AMITAV GHOSH is one of the most important Indian authors writing in English today. Born in Calcutta in 1956, he has published five internationally acclaimed novels, including The Shadow Lines and The Glass Palace, as well as In an Antique Land, a non-fiction book that weaves social and historical research with travel memoir. A widely travelled journalist, Mr. Ghosh reported on the devastation of the Andaman and Nicobar Islands following the tsunami of 26 December 2004. A collection of his essays was recently published under the title Incendiary Circumstances.
Mr. Ghosh spoke with Hasan Ferdous and Horst Rutsch of the UN Chronicle on the occasion of the publication of his most recent novel, The Hungry Tide.
On literature in a globalized world
I think the world has been globalizing for a long time. It is not a new phenomenon, but one that has achieved a new kind of intensity in recent years. The only real barrier to a complete uniformity around the world is not the image but language. Images can be exchanged between cultures, but the domain where globalization has truly been resisted is that of language. We can send e-mails, which can be instantly translated, but that is shallow communication. For any kind of deeper, resonant communication, language is essential. All such communication is always deeply embedded in language.
As a writer, thinking back to the birth of the novel, it really coincides with the development of monolingual cultures in Europe, which is also a fairly new phenomenon. It is only since about the beginning of the seventeenth or eighteenth centuries that you have people who only spoke German, as opposed to Latin and German, or similarly, French, English or whatever. The decline of dialects happened at exactly the same time. So the novel coincides with the rise of monolingualism. I remember when I first started writing, the comments I would get in Europe were, "what you are doing is very peculiar because you are writing in languages other than those you spoke at home". I think that is true. It is also true that writers like me have been pioneers. Everybody is going to have to deal with multilinguality and interlingual communication. The old monolingual worlds are in some way not the same as they used to be; that is why translation is such an important part of this book. I feel that this is the crucial sense in which writers are figures in the emergent culture we see ahead. In a text like mine [The Hungry Tide], you see the possibility of deep communication, which you would not see in films or in any kind of image-based representation.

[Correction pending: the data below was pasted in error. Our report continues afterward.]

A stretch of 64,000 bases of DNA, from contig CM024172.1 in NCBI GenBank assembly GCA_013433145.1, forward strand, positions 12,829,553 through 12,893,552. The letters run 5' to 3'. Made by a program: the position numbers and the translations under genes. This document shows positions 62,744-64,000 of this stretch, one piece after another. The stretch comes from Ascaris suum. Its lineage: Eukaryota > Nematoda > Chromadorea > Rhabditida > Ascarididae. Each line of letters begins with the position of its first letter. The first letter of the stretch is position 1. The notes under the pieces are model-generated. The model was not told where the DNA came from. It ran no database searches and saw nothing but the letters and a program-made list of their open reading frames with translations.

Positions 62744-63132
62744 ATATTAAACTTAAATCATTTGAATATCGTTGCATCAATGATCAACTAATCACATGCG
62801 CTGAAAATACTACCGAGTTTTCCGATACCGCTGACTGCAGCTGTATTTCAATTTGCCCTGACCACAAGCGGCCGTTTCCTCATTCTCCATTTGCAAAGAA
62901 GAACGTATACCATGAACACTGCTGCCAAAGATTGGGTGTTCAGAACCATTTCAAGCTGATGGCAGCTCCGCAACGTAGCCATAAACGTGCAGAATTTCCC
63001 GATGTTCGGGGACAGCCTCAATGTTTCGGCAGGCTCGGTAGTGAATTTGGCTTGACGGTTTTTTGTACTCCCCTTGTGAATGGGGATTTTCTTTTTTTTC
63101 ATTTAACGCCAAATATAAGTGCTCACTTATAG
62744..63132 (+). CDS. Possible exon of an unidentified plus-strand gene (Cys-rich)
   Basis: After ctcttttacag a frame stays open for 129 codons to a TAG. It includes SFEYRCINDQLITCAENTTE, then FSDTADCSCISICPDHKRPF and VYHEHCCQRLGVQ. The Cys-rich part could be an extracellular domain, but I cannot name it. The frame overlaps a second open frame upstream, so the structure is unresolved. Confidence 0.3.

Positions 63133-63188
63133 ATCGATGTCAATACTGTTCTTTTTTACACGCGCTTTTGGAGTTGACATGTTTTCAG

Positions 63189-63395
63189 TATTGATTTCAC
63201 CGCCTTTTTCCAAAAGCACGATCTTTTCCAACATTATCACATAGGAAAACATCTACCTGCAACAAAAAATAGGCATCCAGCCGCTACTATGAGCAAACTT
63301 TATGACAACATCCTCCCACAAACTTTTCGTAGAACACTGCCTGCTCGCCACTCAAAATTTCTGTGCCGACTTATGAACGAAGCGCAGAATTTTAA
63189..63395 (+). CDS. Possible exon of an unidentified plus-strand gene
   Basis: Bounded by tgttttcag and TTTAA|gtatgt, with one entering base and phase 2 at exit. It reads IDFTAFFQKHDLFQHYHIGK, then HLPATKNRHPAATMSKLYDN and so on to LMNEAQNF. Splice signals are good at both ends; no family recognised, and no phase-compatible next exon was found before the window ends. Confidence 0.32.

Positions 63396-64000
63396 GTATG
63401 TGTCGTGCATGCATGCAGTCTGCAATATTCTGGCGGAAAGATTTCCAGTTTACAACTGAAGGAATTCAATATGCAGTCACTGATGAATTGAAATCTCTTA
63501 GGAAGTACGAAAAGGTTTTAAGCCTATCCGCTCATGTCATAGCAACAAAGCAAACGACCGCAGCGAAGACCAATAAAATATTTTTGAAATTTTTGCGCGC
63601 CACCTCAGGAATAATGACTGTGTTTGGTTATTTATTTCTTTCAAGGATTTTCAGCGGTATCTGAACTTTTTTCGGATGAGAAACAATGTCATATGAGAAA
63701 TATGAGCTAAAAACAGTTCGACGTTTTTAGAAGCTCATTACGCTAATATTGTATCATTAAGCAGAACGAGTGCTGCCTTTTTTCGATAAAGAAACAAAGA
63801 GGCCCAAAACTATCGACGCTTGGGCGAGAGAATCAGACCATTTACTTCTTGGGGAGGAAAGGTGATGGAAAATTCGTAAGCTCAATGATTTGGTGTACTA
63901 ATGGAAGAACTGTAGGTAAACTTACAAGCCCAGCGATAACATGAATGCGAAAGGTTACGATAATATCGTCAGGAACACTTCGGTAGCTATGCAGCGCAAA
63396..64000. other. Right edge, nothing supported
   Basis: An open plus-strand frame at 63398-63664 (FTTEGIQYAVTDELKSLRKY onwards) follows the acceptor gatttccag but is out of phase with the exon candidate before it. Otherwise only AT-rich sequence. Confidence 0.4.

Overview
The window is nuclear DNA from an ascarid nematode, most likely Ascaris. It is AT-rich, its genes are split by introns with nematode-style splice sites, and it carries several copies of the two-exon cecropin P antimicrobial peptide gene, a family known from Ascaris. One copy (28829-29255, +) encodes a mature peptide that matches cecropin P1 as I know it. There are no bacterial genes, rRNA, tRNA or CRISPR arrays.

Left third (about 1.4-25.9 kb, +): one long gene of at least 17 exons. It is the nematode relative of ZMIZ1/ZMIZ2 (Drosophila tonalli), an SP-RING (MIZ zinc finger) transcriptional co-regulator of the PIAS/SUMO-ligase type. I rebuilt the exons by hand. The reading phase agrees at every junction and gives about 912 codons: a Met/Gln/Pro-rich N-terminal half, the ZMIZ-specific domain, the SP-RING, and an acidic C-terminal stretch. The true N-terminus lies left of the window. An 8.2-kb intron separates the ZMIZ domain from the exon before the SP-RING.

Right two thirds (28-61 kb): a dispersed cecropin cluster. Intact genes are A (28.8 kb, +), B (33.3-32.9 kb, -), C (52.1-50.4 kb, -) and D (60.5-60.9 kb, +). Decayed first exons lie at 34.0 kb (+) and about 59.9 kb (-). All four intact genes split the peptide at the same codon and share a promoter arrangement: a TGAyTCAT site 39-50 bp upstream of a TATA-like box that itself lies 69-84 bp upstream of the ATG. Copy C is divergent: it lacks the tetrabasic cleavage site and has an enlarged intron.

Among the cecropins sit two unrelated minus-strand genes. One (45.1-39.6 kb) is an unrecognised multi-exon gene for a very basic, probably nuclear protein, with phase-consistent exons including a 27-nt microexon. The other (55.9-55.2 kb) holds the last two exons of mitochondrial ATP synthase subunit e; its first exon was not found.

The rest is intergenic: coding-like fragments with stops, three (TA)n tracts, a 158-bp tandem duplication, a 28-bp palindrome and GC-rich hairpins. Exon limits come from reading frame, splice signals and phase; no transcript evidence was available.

On exploring cultural gaps
I find history completely absorbing and fascinating. I'm always interested to discover aspects of history; it adds a kind of richness to one's experience of a place. Speaking about history, one of the very important things in a text is that it becomes a place where those cultural interactions are performed in the most difficult possible ways. The two central characters in my book can't speak to each other. Yet I feel it is exactly that form of cultural gap that you have to explore. Someone who has experienced non-communication must try to represent it in some sort of truthful or interesting way.
The novel is such that it is impossible to have formulae about it. Look at Herman Melville: we have certain autobiographical elements in his writing, but when he decided to write Moby-Dick, he picked a historical incident--the sinking of the whale ship The Globe, which had been attacked and sunk by a whale. On that he built his story. Similarly, he did that with many of his works. His novella Benito Cereno was actually founded upon a fragment that he took from someone else's autobiography. I find this very interesting. I think the imaginative procedures of novelists are neither easily exhausted nor sufficiently accounted for. There can be remarkable novels that come out of journalistic experiences. …